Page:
Hyper-Polyglot Resides at Kendal

Herbert Reading

Herbert Reading

Herbert L. has, what you might call, a fascination with languages.  He reads and understands twenty-six languages, most of them self-taught. This amazing feat began in 1931 and continues today, 80 years later. This “sport,” as Herb refers to it, helps him maintain one of the most vital parts of the body…the brain.  He is a true Hyper-polyglot (a person, who can speak or write in many languages).

Herbert grew up in Dexter, New York, where he lived with his parents and his maternal grandfather. Dexter was a paper mill town that drew immigrants from Poland and Hungary, all of whom spoke their native languages.  In addition, Herb’s grandfather had a middle class English accent. It was his grandfather and his young friends, who were the first influences that piqued his interest in languages. His mother was a significant force in encouraging him to pursue his curiosity, and Herb’s father also played an influencing role since he was tri-lingual.  As a Canadian, his father spoke English and French, and growing up on an Indian reservation, he learned Mohawk.

In high school, it was a dedicated Latin and French teacher, who introduced Herb to the wonderful world of the spoken and written communication of language. This was the beginning of a life-long love affair, and once a student at Hamilton College, he enrolled in every available language class. Herb also spent two sabbatical years as a fellow at the Institute for Advanced Study in Princeton, where he did research for his publications, and met his wife, Charlotte.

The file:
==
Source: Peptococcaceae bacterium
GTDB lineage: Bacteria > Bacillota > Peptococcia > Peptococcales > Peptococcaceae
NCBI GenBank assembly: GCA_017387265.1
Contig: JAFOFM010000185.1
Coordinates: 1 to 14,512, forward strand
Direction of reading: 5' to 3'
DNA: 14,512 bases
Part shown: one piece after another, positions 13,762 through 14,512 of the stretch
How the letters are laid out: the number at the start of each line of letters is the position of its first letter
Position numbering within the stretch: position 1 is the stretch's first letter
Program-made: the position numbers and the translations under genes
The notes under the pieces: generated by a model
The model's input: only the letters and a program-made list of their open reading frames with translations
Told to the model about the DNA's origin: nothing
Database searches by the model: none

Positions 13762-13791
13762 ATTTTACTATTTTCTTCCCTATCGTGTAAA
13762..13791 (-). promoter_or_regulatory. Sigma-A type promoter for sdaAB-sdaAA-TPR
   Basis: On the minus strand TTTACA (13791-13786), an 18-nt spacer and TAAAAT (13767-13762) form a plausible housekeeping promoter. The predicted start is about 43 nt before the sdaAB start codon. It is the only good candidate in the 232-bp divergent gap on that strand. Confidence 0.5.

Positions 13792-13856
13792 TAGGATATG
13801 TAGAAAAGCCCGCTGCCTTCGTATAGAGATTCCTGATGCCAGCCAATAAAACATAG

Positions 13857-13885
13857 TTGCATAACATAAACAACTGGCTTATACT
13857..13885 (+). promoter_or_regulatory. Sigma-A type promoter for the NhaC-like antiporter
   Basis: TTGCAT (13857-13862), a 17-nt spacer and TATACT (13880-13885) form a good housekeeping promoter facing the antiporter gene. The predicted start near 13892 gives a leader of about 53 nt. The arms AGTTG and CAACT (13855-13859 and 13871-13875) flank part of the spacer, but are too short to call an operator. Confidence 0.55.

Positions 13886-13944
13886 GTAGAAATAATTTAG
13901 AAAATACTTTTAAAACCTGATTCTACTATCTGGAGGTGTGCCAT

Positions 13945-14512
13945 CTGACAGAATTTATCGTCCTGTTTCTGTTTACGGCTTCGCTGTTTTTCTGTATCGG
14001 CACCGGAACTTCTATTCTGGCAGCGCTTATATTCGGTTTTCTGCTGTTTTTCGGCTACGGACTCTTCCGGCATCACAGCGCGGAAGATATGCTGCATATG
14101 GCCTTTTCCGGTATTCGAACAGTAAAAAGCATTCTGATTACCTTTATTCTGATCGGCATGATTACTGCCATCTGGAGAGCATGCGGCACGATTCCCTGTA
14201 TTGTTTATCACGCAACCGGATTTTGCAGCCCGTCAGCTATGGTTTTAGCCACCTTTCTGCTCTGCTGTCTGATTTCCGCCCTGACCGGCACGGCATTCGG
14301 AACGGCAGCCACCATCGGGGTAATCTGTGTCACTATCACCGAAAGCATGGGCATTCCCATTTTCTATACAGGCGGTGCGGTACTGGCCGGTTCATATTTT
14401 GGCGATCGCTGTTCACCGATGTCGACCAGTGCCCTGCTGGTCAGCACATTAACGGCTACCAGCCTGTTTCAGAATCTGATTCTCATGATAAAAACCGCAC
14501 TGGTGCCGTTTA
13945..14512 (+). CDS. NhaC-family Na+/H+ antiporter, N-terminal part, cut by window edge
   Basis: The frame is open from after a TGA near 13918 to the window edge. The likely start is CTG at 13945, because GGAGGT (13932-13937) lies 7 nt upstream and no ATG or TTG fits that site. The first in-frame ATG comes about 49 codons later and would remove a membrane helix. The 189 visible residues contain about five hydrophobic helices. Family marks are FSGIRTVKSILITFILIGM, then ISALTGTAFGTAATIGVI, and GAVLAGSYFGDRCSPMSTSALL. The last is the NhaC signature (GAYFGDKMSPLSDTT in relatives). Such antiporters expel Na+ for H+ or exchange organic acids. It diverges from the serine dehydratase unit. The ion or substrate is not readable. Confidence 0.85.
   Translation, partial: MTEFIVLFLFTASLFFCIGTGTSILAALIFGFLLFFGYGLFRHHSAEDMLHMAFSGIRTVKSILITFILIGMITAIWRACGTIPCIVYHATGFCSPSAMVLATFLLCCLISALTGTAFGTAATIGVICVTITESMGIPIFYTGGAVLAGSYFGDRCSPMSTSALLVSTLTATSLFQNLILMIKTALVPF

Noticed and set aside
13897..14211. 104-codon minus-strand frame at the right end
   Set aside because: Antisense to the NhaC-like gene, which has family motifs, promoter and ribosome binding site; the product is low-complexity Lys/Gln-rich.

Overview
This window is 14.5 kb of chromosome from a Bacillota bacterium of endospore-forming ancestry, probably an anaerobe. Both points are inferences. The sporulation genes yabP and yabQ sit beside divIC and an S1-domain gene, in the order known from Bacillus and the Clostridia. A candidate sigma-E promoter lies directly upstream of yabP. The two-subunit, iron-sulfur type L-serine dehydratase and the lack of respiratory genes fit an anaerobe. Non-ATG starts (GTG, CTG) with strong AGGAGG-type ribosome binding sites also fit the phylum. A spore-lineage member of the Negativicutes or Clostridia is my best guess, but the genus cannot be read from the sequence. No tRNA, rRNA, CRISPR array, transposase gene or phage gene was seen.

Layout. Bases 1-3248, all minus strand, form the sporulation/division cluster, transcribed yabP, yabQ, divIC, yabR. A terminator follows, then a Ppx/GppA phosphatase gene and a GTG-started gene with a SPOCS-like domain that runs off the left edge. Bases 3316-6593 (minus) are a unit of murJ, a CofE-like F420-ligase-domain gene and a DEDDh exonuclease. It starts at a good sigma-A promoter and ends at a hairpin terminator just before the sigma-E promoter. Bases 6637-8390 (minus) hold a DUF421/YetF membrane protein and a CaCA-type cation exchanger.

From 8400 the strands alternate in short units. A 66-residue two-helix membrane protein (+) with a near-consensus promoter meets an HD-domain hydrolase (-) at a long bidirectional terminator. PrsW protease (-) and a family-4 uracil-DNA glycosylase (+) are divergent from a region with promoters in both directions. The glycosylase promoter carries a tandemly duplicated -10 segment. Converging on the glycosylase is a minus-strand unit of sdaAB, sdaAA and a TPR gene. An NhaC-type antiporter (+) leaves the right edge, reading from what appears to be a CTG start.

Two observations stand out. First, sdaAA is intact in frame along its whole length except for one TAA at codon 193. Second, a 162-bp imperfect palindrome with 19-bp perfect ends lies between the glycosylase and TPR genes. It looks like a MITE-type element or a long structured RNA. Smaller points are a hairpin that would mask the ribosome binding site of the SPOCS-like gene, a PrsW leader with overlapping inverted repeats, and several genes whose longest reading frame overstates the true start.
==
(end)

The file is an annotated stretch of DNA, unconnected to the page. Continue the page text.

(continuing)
Herb has always been fascinated with grammar and syntax (sentence structure). This is why he loved the Greek language, with all its complexity. As a natural extension of this passion for language, Herb spent his career at Hamilton College, as the Norton Professor of Classical Studies and then at Case Western Reserve University as Professor of Classical Languages. He and his wife, Charlotte, spent a year in Athens, Greece, where he was a visiting professor at the American School of Classical Studies. Some of his most serious work was done for the Oxford Press for their series of Classical authors.  Over ten years he edited the compilation, as a manuscript, of the works of Diogenes Laertius, a biographer of Greek philosophers. Herb was honored for this scholarly work. 

After retirement, Herb served as Adjunct Professor at CWRU. To his delight, retirement brought time for more intensive study and research of languages. It was on a trip to Jerusalem that Herb happened upon a book to self-teach Norwegian. This find helped him to open yet another door to a life-long learning of languages. Living at Kendal since 1993, he has spent many hours in the Kendal library, his home away from home. His best resource, in studying a new language, is the Bible, which has been published in 600 different languages. He has studied many languages since living at Kendal, but Icelandic, Navaho and Tibetan stand out, with Tibetan being the most difficult.

Over the years, as Herb has been challenged with significant hearing loss, it has not deterred or impaired his ability to enjoy his passion for languages. The use of his personal computer diminishes any barriers, allowing him access to a world of information at his fingertips. Herb continues to research, learn and hear clearly, in his mind, the sounds of these many languages. A very modest, extremely accomplished hyper-polyglot, that’s Herbert.